By Paul Partica, The Cheese Shop Of Centerbrook
Here comes the time of year when entertaining is at its peak. The list is endless: dinner parties, luncheons, holiday parties, small gatherings and so forth. It matters not the occasion; food is always involved, and what could be easier and more satisfying than an array of cheese? It always seems to be the first appetizer to disappear.
Since this is the time of the year for celebrations and entertaining, I thought a few suggestions and guidelines might be in order.
One of the first items to determine is how much cheese to buy. I always start with some basic questions. How many people, what else is being served, what time of day is the event, how long is the event, and will there be alcohol?
Let’s address some of the obvious issues. If there will be plenty of other appetizers, you might need less cheese. If the party is going to be in the late afternoon or just before dinner, everyone will be hungry and more cheese will be consumed. Will it be a one-hour gathering or an all evening affair? And most importantly, will there be wine and other alcoholic beverages being served? This last question can really alter your needs. Events with wine can double your cheese requirement.
My formula works well:
Short event, many other appetizers, early afternoon, not dinner time, no alcohol:
1-1.5 oz. cheese per person
Safe range, some other appetizers, wine will be served, close to dinner:
2-3 oz. cheese per person
Long event, wine, no other appetizers, just before dinner:
3-4 oz. cheese per person
The larger amount of people, the smaller amount of cheese per person you’ll want to serve. The opposite is also true. If you are having a small group, say four guests, you would most likely want four 6-8 oz. pieces of cheese just to make your tray presentation look good. Whatever has not eaten can be saved for another day.
As with all foods, we taste with our eyes first. So it’s important to make the cheese tray look appealing. This is accomplished by including a variety of cheese families, perhaps soft-ripening, washed rind, blue, Gouda, goat – just to name a few. Also, arrange your selection by color and shape and add an assortment of grapes, pears, dried fruit, nuts, olives, etc. Be careful about nuts; there could be someone with an allergy. You may want to arrange nuts in their own separate container if you are not sure. Also consider adding to your cheese selection a nice pairing of accoutrements such as Acacia honey, balsamic vinegar, fig spread, or a wide range of preserves and other toppings.
I usually start with a centerpiece of grapes then place the cheeses neatly around them. Don’t worry about voids; they can be filled in later with figs, dried apricots, pear and so forth. If you want to fill empty spaces with crackers, be sure to put them on the tray just before serving. If you place crackers on early and wrap the tray with plastic wrap, the crackers will absorb moisture from the cheese and become somewhat soggy, undermining the overall taste of the tray.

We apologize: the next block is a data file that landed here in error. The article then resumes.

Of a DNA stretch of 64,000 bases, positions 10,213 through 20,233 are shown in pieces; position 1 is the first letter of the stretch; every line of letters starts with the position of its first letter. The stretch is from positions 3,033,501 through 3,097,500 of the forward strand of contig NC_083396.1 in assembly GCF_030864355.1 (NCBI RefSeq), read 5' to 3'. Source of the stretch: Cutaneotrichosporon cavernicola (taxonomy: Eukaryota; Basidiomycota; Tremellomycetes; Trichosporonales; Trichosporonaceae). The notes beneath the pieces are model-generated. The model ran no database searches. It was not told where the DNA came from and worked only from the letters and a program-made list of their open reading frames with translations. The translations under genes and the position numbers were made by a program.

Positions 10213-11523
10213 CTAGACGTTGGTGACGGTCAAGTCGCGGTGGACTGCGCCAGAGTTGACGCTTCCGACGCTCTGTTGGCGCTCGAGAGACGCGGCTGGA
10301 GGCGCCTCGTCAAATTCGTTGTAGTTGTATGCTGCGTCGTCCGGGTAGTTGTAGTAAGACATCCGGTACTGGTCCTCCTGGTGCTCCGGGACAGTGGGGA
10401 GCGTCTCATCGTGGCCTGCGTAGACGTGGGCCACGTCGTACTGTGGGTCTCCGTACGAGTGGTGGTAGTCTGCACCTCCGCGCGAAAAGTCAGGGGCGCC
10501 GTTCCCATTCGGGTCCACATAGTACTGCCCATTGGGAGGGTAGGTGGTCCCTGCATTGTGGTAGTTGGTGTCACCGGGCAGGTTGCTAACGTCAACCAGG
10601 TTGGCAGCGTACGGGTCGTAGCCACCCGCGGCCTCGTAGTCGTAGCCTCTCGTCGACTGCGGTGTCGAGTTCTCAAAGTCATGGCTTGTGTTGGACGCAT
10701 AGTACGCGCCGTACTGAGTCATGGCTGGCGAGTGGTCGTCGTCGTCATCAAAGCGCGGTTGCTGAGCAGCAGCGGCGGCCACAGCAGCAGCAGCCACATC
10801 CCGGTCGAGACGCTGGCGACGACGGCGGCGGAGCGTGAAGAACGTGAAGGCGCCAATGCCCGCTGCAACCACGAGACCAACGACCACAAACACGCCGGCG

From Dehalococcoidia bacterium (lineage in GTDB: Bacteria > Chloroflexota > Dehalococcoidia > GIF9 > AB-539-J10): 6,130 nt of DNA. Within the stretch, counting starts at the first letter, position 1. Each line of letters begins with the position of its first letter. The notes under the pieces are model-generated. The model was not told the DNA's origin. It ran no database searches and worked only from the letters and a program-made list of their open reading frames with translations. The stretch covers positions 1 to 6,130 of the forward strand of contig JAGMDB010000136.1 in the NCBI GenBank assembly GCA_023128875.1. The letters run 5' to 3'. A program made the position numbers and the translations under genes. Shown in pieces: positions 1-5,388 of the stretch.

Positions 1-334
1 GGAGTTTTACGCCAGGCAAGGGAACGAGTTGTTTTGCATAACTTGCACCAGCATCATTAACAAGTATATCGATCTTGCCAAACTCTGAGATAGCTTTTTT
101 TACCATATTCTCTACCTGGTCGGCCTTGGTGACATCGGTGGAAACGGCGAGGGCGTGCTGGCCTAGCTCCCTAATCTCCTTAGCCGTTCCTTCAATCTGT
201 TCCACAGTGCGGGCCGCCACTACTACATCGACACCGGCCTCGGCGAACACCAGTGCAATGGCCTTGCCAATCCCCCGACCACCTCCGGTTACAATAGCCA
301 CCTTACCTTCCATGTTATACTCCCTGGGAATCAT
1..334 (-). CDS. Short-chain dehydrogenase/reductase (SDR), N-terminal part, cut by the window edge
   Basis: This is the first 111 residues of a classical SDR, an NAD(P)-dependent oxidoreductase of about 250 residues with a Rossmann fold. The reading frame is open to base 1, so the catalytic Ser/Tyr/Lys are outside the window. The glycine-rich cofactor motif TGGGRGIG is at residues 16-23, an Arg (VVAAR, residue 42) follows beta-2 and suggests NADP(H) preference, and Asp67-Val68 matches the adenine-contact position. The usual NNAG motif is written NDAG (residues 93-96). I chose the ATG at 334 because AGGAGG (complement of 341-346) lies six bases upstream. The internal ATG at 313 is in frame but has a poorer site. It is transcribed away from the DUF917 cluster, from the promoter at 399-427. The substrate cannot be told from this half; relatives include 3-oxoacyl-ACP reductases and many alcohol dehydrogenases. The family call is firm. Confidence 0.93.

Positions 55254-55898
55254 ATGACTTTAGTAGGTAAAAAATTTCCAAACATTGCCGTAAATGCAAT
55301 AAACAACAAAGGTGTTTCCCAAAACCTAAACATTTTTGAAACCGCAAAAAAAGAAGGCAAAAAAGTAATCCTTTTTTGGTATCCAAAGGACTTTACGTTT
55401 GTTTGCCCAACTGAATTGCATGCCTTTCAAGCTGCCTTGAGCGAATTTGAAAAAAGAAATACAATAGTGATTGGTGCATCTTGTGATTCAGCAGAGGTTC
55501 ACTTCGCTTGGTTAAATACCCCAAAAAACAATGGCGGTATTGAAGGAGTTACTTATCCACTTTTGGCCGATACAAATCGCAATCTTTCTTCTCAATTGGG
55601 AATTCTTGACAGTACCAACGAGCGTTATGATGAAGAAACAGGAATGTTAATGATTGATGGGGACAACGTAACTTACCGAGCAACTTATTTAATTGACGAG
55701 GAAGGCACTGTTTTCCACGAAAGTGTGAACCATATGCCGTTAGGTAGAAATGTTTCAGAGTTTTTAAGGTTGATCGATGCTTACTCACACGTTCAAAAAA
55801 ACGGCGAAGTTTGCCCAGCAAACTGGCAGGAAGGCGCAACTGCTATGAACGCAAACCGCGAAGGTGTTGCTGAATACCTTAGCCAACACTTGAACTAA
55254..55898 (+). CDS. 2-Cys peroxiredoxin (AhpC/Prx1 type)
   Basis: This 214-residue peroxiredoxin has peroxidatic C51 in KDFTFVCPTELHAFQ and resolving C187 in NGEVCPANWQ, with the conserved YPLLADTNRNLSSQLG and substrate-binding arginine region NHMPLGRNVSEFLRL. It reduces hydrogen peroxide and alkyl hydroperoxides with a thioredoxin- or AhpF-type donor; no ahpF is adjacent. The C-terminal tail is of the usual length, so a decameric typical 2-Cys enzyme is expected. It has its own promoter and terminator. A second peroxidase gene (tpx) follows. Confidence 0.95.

I also always highly recommend using whole wedges of cheese rather than small, cubed pieces prepared ahead of time. Cubed cheeses tend to dry out quickly due to mass exposure to the air. One plus to using whole wedges is that any leftovers can usually be saved for another day. Cubed leftovers are usually too dried out and not very eye-appealing. You can slice the rind off the two sides of a wedge of cheese and just leave the back rind for a little protection from the air for that possibility of salvage for another day.
All cheese should be served at room temperature. Usually an hour at room temperature is ample unless you’ll be serving outside on a hot summer day. In that case, fifteen minutes would provide enough time to bring the cheese to proper temperature. Try to leave everything wrapped until serving time to avoid any possibility of cheeses drying out. Remember to add crackers at the very last moment to prevent sogginess.
I like the use of condiments but find it a better practice to place them on the tray with the cheese, but not on the cheese. It’s easier to add a condiment to cheese rather than remove it. In addition, the cheese platter will become messy and unappetizing in short order. It’s also a good idea to have a separate knife or spreader for each cheese. Slap the hand of someone using the blue knife on the Brie.
I also like to use labels to name cheeses because most people like to know what they are eating. You may also wish to label the type of milk: goat, sheep, cow and buffalo. This can help those with certain allergies. There are many lactose-free cheeses and certain people would be happy to have that knowledge. You can find nice reusable porcelain or slate cheese markers for this purpose.
Lastly, try to resist the temptation of only serving your favorites.